explaining the role of entrance facilities in interconnectionSummary of this case from Mich. Bell Tel. Co. v. Eubanks
Nos. 08-15568, 08-15716.
Argued and Submitted October 6, 2009.
Filed March 4, 2010. Amended September 1, 2010.
Scott K. Attaway, Kellogg, Huber, Hansen, Todd, Evans Figel, P.L.L.C., Washington, DC, for the plaintiff-appellant.
Laura E. Gasser, California Public Utilities Commission, San Francisco, CA, for the defendants-appellees.
Clay Deanhardt, Law Office of Clay Deanhardt, Orinda, CA, for the intervenor-appellant.
Appeal from the United States District Court for the Northern District of California, Susan Illston, District Judge, Presiding. D.C. Nos. 3:07-CV-01797-SI, 07-CV-01797-SI.
Before: MARY M. SCHROEDER, A. WALLACE TASHIMA and CARLOS T. BEA, Circuit Judges.
The opinion filed on March 4, 2010 [ 597 F.3d 958] is amended as follows:
Replace the following text on [ 597 F.3d at 965]:
Both the Seventh and the Eighth circuits recently rejected AT T's position, and have concluded that FCC regulations authorize state public utilities commissions to order incumbent LECs to lease entrance facilities to competitive LECs at regulated rates for the purpose of interconnection. See Sw. Bell Tel, LP v. Mo. Pub. Serv. Comm'n, 530 F.3d 676 (8th Cir. 2008) (" SWBT"); III. Bell Tel. Co. v. Box, 526 F.3d 1069 (7th Cir. 2008) ( "Box I"). We agree with our sister circuits.
Both the Seventh and the Eighth circuits recently rejected AT T's position, and have concluded that FCC regulations authorize state public utilities commissions to order incumbent LECs to lease entrance facilities to competitive LECs at regulated rates for the purpose of interconnection. See Sw. Bell Tel., LP v. Mo. Pub. Serv. Comm'n, 530 F.3d 676 (8th Cir. 2008) (" SWBT"); III. Bell Tel. Co. v. Box, 526 F.3d 1069 (7th Cir. 2008) ( "Box /"); " contra Michigan Bell Tel. Co. v. Lark, 597 F.3d 370 (6th Cir. 2010). For the reasons that follow, we agree with the Seventh and Eighth Circuits and reject the reasoning advanced by AT T and the Sixth Circuit in its recent 2-1 decision.
Judges Schroeder and Bea vote to deny the suggestion for rehearing en banc, and Judge Tashima so recommends. All judges vote to deny the petition for panel rehearing.
The suggestion for rehearing en banc has been circulated to the full court, and no judge has requested a vote on whether to rehear the matter en banc. Fed.R.App.P. 35(b).
Petitioner's petition for panel rehearing and suggestion for rehearing en banc are denied.
No further filings will be accepted in this closed case.
BEA, Circuit Judge:
This case involves the balance the Telecommunications Act of 1996 ("the Act") strikes between providing newer competitors access to previously monopolistic telecommunications markets, on the one hand, and encouraging and protecting infrastructure investments of older, incumbent telecommunications providers on the other. We must interpret two provisions of the Act that impose requirements on older, incumbent local exchange carriers ("incumbent LECs") — like appellant AT T — to lease certain components of their existing infrastructure to rival newer, competitive carriers ("competitive LECs") — like intervener Cbeyond.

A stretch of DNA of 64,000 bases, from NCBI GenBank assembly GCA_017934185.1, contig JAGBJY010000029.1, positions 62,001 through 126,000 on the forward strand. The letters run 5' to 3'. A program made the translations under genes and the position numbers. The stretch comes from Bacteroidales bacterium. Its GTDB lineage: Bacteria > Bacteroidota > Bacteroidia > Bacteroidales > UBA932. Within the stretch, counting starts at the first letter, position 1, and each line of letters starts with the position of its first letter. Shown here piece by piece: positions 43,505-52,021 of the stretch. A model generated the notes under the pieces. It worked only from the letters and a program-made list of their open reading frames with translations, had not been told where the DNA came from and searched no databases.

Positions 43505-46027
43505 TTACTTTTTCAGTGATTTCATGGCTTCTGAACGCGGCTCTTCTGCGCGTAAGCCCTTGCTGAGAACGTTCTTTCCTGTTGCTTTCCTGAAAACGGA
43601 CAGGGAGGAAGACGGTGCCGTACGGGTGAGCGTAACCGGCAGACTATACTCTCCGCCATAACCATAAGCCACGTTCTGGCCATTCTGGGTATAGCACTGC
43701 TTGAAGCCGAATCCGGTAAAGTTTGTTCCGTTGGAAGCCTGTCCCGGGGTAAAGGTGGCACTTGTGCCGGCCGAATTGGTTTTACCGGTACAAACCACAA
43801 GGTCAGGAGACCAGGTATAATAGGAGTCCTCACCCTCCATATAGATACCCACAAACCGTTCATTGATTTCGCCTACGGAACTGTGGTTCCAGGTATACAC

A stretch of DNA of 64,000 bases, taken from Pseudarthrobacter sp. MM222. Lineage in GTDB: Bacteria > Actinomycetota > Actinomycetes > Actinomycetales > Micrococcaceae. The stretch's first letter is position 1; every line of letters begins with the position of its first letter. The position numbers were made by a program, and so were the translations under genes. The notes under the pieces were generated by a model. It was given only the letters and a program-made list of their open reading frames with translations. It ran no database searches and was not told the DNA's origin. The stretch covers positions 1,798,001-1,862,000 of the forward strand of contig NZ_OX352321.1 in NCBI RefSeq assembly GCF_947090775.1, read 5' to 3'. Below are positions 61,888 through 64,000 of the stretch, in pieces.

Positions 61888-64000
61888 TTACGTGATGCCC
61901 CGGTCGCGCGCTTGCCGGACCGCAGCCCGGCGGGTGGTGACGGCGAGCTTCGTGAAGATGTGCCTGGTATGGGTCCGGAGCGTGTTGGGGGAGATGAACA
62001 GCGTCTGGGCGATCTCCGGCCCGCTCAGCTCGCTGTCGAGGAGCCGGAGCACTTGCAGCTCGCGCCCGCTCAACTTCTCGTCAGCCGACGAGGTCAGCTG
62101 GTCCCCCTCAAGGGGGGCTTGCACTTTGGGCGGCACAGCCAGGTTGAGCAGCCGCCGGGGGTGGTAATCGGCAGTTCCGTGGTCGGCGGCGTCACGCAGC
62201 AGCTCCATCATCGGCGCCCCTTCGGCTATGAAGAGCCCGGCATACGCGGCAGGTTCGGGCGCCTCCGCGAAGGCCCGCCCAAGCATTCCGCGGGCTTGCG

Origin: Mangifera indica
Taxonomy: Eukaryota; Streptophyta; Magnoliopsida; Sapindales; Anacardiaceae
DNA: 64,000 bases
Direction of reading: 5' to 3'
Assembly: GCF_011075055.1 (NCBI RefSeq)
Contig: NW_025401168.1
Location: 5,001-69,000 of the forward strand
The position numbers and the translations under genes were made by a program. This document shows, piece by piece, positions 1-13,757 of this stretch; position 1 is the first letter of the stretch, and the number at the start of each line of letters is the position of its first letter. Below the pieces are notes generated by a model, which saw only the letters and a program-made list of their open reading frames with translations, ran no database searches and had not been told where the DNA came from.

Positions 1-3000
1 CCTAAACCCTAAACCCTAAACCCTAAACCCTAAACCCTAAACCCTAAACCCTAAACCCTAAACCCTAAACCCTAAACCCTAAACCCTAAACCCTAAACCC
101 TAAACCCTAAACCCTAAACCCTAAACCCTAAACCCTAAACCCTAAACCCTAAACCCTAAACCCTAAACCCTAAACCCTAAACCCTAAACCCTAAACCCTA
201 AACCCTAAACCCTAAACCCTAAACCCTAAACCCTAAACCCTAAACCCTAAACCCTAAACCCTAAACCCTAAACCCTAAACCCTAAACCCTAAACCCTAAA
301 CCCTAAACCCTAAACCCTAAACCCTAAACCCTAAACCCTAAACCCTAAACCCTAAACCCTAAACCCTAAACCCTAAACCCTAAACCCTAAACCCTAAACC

First, we must determine whether 47 U.S.C. § 251(c)(2) requires an incumbent LEC to lease its "entrance facilities" (wires that connect rival telephone systems) to a competitive LEC at regulated rates when the competitor wishes to use the "entrance facility" to permit its own customers to reach customers of the incumbent LEC.
Second, we must determine whether 47 C.F.R. § 51.319(e)(2)(ii)(B) (the "DS1 Cap Rule"), which limits to ten the number of low-capacity DS1 telephone lines an incumbent LEC must lease to a competitive LEC at regulated (low) rates along certain routes, is a limitation which also applies to any route, regardless whether the competitive LEC is "impaired" as to the alternative to such low-capacity lines: the competitive LECs own higher-capacity DS3 lines.
Properly to understand the terms used and the regulatory area into which we are about, some background would help.
A. The Telecommunications Act of 1996
Prior to 1996, local telephone service generally was provided by a local monopolist who offered services at prices regulated and imposed by a variety of governmental agencies. Such monopolist providers are commonly referred to as "incumbent local exchange carriers" or "incumbent LECs." Congress enacted the Act to deregulate the telecommunications market. See generally Verizon Comms. Inc. v. FCC, 535 U.S. 467, 475-76, 122 S.Ct. 1646, 152 L.Ed.2d 701 (2002). But, to facilitate the entry of new participants into these local markets, the Act imposes on incumbent LECs two duties relevant in this case.
Interconnection Duty at Regulated Rates.
First, the Act imposes a duty on incumbent LECs to permit "interconnection." Pursuant to 47 U.S.C. § 251(c)(2), incumbent LECs must allow the competitive LEC to link its network to that of the incumbent LEC, so that customers of the competitive LEC may place calls to customers of the incumbent LEC. Without the ability to link its network to that of the incumbent LEC, the competitive LEC would have little prospect of selling its telephone services, to say nothing of competing for the customers of the incumbent LEC. A local telephone service is of little use if it cannot connect to other local telephone users.
47 U.S.C. § 251(c)(2) provides that each incumbent LEC has "the duty to provide, for the facilities and equipment of any requesting telecommunications carrier, interconnection with the local exchange carrier's network."
Lease of Network Parts at Regulated Rates.